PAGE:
An expected Republican primary for Suffolk district attorney failed to materialize Thursday as former prosecutor William Ferris exited the race against GOP designated candidate Ray Perini and endorsed Police Commissioner Timothy Sini, the Democratic candidate.
“Commissioner Sini and I are on the same page in restoring the integrity and professionalism of the district attorney’s office, as well as fighting to take the gangs, guns and drugs off the streets,” Ferris said.
In backing Sini, Ferris, 69, of Cutchogue, declined to comment on Perini, a former colleague when both served in the Suffolk district attorney’s office earlier in their careers. Ferris also wouldn’t say if he had mustered the minimum 2,000 signatures needed to qualify for the ballot.
“Am I disappointed I’m not the candidate, absolutely,” he said. “I enjoyed meeting people out there but I’m not a politician, I’m a prosecutor.”
Asked if he was interested in returning to the DA’s office himself, Ferris said, “that is a possibility,” but would require further discussions.
Ferris disclosed his endorsement after meeting Thursday afternoon with Richard Schaffer, Suffolk Democratic chairman, and speaking by phone with Sini. He said the only GOP official he called was Peter McGreevey, chairman of the Southold Republican committee, who later declined to comment. John Jay LaValle, Suffolk Republican chairman, did not return calls for comment.
Perini said Ferris exited because “he couldn’t get the signatures for a Republican primary so he joined the [County Executive Steve]Bellone-Schaffer team, the political bosses who gave us a DA under investigation, and a police chief in federal prison.” As a candidate, Perini said, Ferris wrote on Facebook that Sini “failed the first ethical test” by telling county lawmakers he would not run for district attorney a year ago.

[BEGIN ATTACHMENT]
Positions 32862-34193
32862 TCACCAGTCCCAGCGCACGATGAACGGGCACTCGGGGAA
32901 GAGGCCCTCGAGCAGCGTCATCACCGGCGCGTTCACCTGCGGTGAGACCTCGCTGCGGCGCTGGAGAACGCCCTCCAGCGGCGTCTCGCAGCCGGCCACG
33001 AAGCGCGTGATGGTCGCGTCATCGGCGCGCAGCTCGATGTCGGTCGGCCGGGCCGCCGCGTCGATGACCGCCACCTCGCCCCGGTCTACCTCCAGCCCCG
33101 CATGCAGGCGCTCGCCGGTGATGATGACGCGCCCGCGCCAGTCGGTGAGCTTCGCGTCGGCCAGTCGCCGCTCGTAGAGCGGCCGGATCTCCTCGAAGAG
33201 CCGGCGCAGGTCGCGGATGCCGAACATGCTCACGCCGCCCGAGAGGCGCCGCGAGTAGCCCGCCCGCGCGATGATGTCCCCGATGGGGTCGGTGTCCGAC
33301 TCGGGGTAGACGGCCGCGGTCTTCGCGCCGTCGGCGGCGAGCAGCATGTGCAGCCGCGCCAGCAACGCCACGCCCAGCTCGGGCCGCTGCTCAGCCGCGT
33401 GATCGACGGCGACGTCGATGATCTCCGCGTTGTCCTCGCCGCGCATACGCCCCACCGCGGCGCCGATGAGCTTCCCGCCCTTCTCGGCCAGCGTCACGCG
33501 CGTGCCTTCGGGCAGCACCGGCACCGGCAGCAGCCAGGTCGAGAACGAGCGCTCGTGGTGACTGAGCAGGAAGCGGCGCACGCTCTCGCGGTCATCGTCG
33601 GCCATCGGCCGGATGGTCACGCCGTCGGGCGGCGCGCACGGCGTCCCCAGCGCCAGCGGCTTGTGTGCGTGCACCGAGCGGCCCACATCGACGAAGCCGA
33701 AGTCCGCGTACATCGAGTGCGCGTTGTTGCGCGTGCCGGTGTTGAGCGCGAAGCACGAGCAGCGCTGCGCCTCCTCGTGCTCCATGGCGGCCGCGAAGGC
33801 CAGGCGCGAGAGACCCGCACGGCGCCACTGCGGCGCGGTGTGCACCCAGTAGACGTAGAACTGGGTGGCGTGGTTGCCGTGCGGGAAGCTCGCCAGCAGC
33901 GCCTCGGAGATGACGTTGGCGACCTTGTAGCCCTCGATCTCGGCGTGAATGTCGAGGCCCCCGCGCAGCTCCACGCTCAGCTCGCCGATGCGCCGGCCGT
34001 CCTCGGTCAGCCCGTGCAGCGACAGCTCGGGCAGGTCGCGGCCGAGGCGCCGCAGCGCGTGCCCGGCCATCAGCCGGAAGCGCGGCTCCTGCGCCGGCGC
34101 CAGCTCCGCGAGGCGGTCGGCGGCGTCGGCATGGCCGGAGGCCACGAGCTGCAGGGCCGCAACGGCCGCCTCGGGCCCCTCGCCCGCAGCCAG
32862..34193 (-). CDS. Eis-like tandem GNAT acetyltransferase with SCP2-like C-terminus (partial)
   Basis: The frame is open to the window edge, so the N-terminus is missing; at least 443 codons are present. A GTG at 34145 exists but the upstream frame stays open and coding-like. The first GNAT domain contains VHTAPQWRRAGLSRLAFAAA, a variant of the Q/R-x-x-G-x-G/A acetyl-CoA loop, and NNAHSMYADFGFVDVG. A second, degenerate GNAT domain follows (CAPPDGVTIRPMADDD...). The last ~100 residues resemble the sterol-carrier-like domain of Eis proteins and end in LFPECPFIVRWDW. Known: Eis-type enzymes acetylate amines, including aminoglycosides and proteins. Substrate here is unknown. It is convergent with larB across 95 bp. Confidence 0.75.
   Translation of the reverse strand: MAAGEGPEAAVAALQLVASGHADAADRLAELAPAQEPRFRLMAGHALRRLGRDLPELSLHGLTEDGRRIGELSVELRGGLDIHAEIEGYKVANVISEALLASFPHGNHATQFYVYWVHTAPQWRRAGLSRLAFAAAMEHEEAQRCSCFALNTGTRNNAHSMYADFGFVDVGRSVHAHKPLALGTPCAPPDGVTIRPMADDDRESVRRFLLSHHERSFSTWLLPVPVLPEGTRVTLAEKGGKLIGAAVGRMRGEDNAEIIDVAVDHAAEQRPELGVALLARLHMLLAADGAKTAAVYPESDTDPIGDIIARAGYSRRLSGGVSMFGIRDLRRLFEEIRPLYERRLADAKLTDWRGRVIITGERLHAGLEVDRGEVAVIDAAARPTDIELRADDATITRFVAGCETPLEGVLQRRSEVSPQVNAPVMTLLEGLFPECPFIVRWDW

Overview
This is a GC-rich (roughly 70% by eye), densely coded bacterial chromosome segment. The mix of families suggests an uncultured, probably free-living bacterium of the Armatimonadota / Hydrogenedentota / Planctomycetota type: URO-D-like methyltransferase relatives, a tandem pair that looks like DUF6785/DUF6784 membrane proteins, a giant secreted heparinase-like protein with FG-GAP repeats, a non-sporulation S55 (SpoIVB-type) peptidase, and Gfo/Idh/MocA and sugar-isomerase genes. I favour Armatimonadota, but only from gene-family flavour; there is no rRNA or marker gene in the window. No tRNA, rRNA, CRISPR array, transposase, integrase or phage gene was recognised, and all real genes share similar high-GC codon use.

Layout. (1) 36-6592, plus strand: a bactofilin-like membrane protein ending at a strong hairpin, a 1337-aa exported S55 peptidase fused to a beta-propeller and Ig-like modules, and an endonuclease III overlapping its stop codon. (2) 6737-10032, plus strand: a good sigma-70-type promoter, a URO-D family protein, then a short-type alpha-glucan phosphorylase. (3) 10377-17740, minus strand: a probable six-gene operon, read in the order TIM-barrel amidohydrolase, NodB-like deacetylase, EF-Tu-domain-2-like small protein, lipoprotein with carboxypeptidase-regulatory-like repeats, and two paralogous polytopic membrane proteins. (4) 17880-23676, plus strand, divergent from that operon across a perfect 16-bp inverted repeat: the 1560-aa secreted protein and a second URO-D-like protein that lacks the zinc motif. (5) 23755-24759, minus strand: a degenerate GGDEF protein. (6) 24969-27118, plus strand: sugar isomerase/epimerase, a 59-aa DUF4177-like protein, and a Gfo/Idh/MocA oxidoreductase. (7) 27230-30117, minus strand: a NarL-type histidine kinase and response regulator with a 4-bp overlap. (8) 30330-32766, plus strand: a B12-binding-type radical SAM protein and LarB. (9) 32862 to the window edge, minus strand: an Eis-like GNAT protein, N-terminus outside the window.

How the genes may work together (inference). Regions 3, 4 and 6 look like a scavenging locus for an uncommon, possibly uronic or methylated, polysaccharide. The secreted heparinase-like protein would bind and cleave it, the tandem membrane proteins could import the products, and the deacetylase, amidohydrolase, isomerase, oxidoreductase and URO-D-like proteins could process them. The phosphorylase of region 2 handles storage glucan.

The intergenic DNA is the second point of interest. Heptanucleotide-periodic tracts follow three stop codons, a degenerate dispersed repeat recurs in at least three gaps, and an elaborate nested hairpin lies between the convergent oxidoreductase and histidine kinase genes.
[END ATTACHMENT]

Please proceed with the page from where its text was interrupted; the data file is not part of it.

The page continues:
“He also created a website titled ‘Sini Lied,’ ” Perini said. “It’s obvious he expects to be working in that office . . . Tim Sini never prosecuted a state criminal action. He doesn’t have the experience to run a district attorney’s office.”
Sini said the endorsement of Ferris, the former Suffolk Bar Association president, “shows this is a campaign that transcends politics.”
He never discussed hiring Ferris if elected district attorney, Sini said, and the former prosecutor’s past attacks “do not matter. Politics is politics and I don’t have a thin skin.”
Elsewhere, Suffolk Republicans’ designated sheriff candidate, State Sen. Philip Boyle — criticized for lacking direct law enforcement experience — will face a three-way primary battle Sept. 12 as two former NYPD officers filed petitions Thursday to challenge him.
Lawrence Zacarese, now deputy chief of the Stony Brook University police, and retired NYPD sergeant Peter Krauss, of West Islip, filed their petitions with the Suffolk Board of Elections in Yaphank. The race will be the lone countywide primary and also requires a minimum of 2,000 signatures for a candidate to qualify.
Zacarese said he filed about 2,800 signatures while Krauss put his tally at about 2,500. Boyle also has the support of the Conservative and Independence Parties and filed about 12,000 GOP signatures.
A 23-year Albany veteran, Boyle has touted his experience heading a Senate committee on opioid abuse and his membership on the codes committee, which deals with all state criminal laws.
Smithtown Republican Supervisor Patrick Vecchio, 86, dumped by the town GOP committee, filed petitions as a challenger — for the first time since 1978 — against town board member Edward Wehrheim, the GOP designee. Wehrheim’s slate filed more than 1,600 signatures and Vecchio’s collected 1,471. A minimum of 500 signatures are needed to qualify for the ballot.